Before Miguel began working Georgia’s onion fields, he earned a modest living in Mexico where he raised nine children. He cultivated seven acres of orange and coffee trees until global forces dramatically depressed produce prices. Unable to earn enough money to fix his house and replace his roof, he contracted with a coyote (a smuggler and guide) to cross the border and become an undocumented worker in the United States.
Today between 11 and 12 million undocumented workers fill physically challenging jobs in agriculture, construction, forestry and food processing. They comprise about 10 percent of restaurant workers, nearly a quarter of private household workers and more than half of the 1.6 million agricultural field workers. Undocumented workers play a key role in the US economy, yet immigration policy can either threaten their efforts through overzealous emphasis on enforcement, or welcome their contributions through new legal forms for collaboration.
Ever since 9/11, fear appears the motivating force behind most US foreign policy and homeland security. The Border Protection, Anti-terrorism, and Illegal Immigration Control Act of 2005, passed by the House of Representatives, criminalizes undocumented immigrants as felons, turns police into immigration law-enforcement officers, mandates a 700-mile wall on the Mexican border and makes criminals of anyone who aids and offers support to undocumented immigrants. For some, immigration questions focus solely on legality. No room exists for considering the changed economic realities brought with globalization.
But note, worldwide approximately 130 million people live outside their countries of birth, many because of recent neo-liberal trade policies. These policies allow goods and finances but not people to cross boundaries. Worldwide, labor migration from the southern hemisphere has increased, because globalization has disrupted traditional forms of economic activity, especially agriculture, and people have no other choice. Mexico estimates more than 1 million farmers left their land because of the North American Free Trade Agreement. Many displaced from their land head to the maquiladoras along the US border to find jobs with transnational corporations that pay wages averaging just $45 a week. Faced with dismal choices to provide for their families, many feel forced to risk their lives crossing the desert to become undocumented workers in the US.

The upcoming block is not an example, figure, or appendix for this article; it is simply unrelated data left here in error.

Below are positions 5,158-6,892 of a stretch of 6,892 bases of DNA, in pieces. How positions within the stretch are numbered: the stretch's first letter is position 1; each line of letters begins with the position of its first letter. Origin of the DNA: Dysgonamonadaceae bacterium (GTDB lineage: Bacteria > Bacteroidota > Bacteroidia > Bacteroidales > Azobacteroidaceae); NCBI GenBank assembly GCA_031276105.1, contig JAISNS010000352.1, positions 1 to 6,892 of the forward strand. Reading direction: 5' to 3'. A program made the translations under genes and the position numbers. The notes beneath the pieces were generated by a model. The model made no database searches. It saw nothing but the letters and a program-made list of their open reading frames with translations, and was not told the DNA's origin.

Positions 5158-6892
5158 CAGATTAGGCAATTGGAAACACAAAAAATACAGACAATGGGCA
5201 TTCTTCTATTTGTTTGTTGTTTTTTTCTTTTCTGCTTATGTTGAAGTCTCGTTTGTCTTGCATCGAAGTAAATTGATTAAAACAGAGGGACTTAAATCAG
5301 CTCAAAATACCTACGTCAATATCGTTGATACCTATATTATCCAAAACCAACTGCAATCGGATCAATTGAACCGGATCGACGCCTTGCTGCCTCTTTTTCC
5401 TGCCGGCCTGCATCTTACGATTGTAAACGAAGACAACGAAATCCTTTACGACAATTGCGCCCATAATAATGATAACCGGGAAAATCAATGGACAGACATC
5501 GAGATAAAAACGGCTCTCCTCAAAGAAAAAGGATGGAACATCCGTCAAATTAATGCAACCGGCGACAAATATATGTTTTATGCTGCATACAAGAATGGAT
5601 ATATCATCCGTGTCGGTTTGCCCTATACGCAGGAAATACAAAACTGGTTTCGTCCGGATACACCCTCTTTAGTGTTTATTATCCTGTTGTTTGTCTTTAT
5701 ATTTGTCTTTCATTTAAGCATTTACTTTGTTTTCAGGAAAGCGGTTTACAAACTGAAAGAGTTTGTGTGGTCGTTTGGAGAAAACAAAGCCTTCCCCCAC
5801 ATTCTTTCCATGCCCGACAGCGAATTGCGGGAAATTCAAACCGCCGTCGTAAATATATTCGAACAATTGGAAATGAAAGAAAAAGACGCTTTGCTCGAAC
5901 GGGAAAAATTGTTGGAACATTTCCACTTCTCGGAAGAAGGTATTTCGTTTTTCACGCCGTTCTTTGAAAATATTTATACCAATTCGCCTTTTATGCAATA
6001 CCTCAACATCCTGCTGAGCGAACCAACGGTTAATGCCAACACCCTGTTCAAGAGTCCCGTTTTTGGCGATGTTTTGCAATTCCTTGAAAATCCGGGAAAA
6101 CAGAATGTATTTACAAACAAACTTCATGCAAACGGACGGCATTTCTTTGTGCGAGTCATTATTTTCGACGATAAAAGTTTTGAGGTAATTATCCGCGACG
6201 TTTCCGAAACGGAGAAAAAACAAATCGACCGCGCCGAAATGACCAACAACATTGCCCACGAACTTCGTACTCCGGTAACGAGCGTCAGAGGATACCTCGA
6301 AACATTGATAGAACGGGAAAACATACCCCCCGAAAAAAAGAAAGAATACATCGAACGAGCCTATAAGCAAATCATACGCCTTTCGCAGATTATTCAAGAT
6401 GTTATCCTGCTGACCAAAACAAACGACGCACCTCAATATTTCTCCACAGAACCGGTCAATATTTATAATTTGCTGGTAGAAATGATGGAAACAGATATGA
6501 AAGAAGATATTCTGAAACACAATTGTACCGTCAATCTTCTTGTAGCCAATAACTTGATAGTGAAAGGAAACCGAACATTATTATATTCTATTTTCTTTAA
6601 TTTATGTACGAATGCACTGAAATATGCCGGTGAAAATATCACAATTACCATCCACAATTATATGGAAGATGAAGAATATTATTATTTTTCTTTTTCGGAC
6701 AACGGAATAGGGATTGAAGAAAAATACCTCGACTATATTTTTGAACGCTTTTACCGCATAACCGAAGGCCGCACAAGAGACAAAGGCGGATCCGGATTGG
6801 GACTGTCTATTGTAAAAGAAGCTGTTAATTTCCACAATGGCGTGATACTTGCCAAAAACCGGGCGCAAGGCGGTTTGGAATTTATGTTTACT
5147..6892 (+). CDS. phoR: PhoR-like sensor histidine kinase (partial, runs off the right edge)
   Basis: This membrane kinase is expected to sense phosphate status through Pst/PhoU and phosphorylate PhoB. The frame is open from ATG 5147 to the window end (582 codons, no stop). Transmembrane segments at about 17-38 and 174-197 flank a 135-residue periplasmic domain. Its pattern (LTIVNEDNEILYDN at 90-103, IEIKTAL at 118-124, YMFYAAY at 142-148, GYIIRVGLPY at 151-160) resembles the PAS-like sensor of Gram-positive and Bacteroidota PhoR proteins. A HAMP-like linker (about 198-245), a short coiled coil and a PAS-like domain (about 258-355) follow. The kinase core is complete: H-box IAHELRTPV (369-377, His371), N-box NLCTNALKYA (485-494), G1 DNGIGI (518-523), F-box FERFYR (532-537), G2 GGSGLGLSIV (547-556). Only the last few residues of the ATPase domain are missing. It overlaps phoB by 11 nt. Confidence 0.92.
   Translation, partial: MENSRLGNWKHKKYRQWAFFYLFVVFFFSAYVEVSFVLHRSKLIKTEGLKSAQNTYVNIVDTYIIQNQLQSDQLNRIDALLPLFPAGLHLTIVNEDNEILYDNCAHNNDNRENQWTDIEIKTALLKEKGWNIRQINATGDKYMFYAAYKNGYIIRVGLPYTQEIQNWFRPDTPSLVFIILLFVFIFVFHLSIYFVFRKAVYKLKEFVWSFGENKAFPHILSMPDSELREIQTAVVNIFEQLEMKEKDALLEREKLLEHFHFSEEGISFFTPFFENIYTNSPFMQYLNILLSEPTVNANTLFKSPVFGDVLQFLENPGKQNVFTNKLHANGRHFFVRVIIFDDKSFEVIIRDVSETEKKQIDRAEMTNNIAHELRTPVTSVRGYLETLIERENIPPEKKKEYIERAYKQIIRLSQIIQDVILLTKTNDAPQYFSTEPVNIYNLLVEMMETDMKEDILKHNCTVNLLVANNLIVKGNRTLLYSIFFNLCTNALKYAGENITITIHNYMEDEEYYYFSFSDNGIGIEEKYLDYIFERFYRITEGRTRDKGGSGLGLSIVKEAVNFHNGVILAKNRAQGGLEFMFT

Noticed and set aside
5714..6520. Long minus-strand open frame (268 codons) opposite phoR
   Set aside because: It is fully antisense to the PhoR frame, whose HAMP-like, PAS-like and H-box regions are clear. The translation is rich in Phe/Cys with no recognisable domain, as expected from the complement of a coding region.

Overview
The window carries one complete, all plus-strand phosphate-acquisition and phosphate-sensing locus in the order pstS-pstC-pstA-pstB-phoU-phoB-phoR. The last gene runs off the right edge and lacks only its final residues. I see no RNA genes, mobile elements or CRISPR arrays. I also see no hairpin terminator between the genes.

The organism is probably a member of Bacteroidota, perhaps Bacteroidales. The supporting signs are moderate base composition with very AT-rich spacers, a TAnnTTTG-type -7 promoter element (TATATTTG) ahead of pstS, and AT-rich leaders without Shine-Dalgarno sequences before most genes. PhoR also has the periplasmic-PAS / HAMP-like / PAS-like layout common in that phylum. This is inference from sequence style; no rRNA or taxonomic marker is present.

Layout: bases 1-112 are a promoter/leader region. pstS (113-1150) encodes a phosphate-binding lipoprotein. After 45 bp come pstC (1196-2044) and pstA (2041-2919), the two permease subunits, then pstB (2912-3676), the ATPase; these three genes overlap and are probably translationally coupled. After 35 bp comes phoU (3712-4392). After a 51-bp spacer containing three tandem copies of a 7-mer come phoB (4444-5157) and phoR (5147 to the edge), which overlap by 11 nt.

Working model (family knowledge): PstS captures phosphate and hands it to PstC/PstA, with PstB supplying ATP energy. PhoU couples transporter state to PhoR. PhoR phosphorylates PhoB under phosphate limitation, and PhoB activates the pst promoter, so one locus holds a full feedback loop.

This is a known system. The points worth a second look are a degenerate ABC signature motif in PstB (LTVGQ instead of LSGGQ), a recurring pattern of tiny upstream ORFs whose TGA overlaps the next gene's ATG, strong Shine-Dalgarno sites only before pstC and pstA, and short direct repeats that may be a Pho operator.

The new economic reality shows that immigration represents a global issue with global causes requiring a global approach. Since the US economy depends so heavily on immigrant labor, our laws should reflect that reality and welcome the workers.
However, temporary worker programs must guard the rights of guest workers, because historically those programs proved abusive to the laborers. Mexicans suffered long hours plus poor working and living conditions during the bracero program from 1942 to 1964.
Bishop Thomas G. Wenski, coadjutor of Orlando and chairman of the US Bishops' Committee on Migration, summarized the component of a just guest-worker policy as a “comprehensive immigration reform that will provide opportunities for legalization of the undocumented currently living in the United States; temporary worker programs with full worker protections and a path to permanency; as well as a reform of our family immigration system that will allow immigrant families to reunite in a timely fashion.”
For people of faith, welcoming the stranger rings like a call from God: “You shall treat the alien who resides with you no differently than the natives born among you…for you too were once aliens in the land of Egypt” (Lv 19:34, cf. Mt 25:35).
The challenge remains for the wealthiest nation on earth to become one of the most compassionate nations.
Fr. Rausch is a Glenmary priest who lives, writes and organizes in Appalachia.
(This article courtesy of the Arlington Catholic Herald.)